[ExI] Genes aren't what we thought they were.......

BillK pharos at gmail.com
Mon Jan 7 11:20:46 UTC 2019

On Mon, 7 Jan 2019 at 07:00, Stuart LaForge <avant at sollegro.com> wrote:
> BillK wrote:
> > His agenda seems to be anti IQ tests and anti genetic determinism.
> > Genetic determinism is still a popular idea among the general public
> > and arguably still needs opposing. I doubt that Richardson is trying to
> > teach geneticists their business.  :)
> Maybe not but it seems to me that he is cherry-picking data and even
> entire empirical methodologies (like IQ tests or genetic testing) to
> extend the egalitarian idealogy that "all people are morally equivalent"
> to somehow mean that people are supposed to be equal in other domains as
> well. I don't think that is necessarily right or enlightened. Especially
> when it intentionally obscures the truth.
> On average West Africans are taller than South East Asians and on average
> South East Asians are better at math than West Africans. There are
> likewise numerous other measurable differences between them. Some of these
> differences might be due to genetics and some culture, but to discredit
> the experiments and data that suggest these differences exist in the cause
> of "racial equality" is misguided.
> As long as one concedes that any two individuals or tribes of people are
> of equal moral worth, it is not at all "problematic" or racist to
> acknowledge differences between them especially if those differences are
> systematically and reproducibly measurable.

It seems to me that you are arguing against something that Richardson
hasn't said.
I don't think that you need to tell a psychologist that humans are all
different, with differing abilities, some due to genetics, some to
culture, some to environment and some to pure chance.

> > He seems to be trying to educate the public against ideas like
> > eugenics and 'the poor deserve to be poor'.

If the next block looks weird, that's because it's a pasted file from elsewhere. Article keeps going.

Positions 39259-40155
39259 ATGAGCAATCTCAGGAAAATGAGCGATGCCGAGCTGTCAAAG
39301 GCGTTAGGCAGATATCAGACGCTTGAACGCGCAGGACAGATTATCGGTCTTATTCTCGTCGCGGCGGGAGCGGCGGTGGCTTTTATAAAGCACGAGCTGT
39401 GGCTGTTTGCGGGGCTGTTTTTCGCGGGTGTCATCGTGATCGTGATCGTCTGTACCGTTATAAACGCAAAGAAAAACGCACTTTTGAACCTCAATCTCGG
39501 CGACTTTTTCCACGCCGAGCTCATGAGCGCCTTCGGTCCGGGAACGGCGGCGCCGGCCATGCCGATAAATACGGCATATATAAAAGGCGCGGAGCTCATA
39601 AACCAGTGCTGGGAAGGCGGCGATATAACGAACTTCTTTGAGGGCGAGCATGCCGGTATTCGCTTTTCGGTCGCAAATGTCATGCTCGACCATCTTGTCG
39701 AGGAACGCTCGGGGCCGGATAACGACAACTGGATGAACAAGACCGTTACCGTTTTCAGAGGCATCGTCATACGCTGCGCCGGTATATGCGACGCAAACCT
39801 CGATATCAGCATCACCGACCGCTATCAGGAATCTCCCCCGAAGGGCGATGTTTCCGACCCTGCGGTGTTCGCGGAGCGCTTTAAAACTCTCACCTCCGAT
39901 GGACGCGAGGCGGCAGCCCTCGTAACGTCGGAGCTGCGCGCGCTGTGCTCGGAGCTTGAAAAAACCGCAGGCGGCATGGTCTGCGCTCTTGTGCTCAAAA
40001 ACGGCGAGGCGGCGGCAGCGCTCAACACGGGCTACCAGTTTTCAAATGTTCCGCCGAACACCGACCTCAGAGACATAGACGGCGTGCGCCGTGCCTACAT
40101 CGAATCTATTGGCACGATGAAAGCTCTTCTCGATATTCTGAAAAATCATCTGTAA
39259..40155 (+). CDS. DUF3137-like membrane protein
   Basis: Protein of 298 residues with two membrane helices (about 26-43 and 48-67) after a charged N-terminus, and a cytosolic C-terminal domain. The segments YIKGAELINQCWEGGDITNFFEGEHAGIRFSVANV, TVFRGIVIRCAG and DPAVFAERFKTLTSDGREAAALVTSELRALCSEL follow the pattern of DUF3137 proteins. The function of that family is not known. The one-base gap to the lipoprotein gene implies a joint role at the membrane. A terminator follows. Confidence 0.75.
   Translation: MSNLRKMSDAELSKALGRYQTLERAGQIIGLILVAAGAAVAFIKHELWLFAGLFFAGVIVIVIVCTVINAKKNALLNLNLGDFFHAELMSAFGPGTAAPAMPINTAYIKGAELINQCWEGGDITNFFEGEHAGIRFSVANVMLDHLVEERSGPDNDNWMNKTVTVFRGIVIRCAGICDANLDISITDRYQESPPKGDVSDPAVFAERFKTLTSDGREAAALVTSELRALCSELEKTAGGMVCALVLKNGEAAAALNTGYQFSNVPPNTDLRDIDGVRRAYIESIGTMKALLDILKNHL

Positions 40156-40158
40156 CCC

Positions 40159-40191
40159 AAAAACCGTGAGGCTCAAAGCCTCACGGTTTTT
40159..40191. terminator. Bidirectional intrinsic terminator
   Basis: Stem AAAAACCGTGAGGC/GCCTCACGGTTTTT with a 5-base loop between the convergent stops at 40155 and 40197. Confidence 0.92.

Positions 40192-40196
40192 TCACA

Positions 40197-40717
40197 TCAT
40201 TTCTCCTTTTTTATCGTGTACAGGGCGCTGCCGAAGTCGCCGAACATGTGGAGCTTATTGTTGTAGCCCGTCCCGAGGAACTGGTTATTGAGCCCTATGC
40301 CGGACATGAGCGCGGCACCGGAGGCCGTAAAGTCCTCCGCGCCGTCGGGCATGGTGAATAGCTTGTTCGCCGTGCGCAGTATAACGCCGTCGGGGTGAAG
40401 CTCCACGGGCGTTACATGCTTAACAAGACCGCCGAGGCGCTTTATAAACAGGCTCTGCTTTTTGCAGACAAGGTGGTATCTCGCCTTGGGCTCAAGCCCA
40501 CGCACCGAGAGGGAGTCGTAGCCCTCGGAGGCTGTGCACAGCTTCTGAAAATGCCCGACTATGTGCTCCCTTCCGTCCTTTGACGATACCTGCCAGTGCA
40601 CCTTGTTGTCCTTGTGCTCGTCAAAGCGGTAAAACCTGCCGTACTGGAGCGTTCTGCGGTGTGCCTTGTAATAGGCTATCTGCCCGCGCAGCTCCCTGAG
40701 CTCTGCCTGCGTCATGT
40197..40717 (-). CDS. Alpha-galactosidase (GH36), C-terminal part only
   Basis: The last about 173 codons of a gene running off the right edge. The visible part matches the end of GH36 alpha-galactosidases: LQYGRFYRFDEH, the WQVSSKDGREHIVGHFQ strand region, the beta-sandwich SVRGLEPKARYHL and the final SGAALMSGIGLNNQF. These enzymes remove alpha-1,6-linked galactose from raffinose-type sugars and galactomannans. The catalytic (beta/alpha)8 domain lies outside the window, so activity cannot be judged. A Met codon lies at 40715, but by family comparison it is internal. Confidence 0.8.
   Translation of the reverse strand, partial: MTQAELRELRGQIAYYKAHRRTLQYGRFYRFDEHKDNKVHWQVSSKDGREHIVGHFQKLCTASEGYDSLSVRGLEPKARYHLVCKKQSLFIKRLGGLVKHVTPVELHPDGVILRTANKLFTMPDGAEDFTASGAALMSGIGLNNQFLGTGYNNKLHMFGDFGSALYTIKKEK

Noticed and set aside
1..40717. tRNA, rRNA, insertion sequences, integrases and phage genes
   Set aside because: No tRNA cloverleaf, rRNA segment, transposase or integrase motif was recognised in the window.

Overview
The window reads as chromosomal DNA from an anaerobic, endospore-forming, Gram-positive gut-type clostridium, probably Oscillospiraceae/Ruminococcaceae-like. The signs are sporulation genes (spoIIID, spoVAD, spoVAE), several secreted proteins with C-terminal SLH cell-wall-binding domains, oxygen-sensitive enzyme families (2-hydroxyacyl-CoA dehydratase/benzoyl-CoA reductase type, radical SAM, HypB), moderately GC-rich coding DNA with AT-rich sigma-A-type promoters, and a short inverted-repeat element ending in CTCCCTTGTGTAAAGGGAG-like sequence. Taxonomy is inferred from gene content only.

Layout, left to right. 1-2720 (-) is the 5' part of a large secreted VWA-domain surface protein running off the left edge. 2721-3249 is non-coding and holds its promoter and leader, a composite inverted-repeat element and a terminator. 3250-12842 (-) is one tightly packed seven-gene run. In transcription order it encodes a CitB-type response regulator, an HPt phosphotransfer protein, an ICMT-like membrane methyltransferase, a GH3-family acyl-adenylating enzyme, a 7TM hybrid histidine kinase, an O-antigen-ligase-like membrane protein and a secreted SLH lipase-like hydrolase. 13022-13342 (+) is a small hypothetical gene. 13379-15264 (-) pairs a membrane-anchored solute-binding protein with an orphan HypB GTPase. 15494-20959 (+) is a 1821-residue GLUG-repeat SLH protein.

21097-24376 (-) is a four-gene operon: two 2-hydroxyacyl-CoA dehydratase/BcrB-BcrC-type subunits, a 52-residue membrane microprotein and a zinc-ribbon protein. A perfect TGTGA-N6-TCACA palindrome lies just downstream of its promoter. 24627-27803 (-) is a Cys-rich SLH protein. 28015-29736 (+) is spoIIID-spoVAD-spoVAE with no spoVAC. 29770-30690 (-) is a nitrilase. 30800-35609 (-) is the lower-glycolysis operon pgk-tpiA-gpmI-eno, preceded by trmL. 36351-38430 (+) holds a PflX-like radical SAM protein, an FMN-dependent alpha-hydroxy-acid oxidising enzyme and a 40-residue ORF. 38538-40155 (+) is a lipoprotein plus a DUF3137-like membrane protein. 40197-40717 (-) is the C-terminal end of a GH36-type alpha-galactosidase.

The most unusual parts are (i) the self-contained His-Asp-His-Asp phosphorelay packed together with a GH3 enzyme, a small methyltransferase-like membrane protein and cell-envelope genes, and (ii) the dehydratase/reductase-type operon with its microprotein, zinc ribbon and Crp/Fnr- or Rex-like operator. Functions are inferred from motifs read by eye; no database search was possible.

> Trying to discredit genetics is a piss-poor way of opposing eugenics.
> Eugenics was faulty because it was a top down attempt at managing the gene
> pool based on a political agenda. As such, it is brittle, corruption-prone
> and failure-prone.
> On the other hand, something like my concept of agoragenics (market-place
> genetics) which Richardson calls "consumer genetics" might work a lot
> better because it is bottom up and should be able to self-organize once
> the technology matures.
> Wealth is not a measure of moral worth but an abstraction of the amount of
> resources an individual controls for any and all reasons. There is cause
> and effect in play within a game that gives rise to winners and losers.
> There is no shame in losing, the laws of nature guarantee someone must.
> Blessed are the losers for they are martyrs of evolution.
> There is neither moral (nor divine) judgement going on. Therefore to speak
> of "the poor deserving to be poor" is non-sensical. It is the nature of
> the great game of life that there are winners and losers. One can do
> everything right and still lose.
> I don't often quote the bible, but this is a gem: "The race is not to the
> swift or the battle to the strong, nor does food come to the wise or
> wealth to the brilliant or favor to the learned; but time and chance
> happen to them all."

I don't see that Richardson would disagree with any of your comments.

What he is objecting to is genetic determination.  Because someone
doesn't have some genes that may be linked to intelligence they are
told that they will not be successful in life and not given
opportunities available to others. Similarly for culturally biased IQ
tests. At present these are poor indicators of life 'success' -
whatever that might mean.
Richardson is claiming that these tests are being used as a
pseudo-scientific justification to deny opportunities to people for
other more ignoble reasons. Of course that doesn't mean that he is
claiming that everyone can be a rocket scientist. Society is a complex
structure which needs people of many different abilities.


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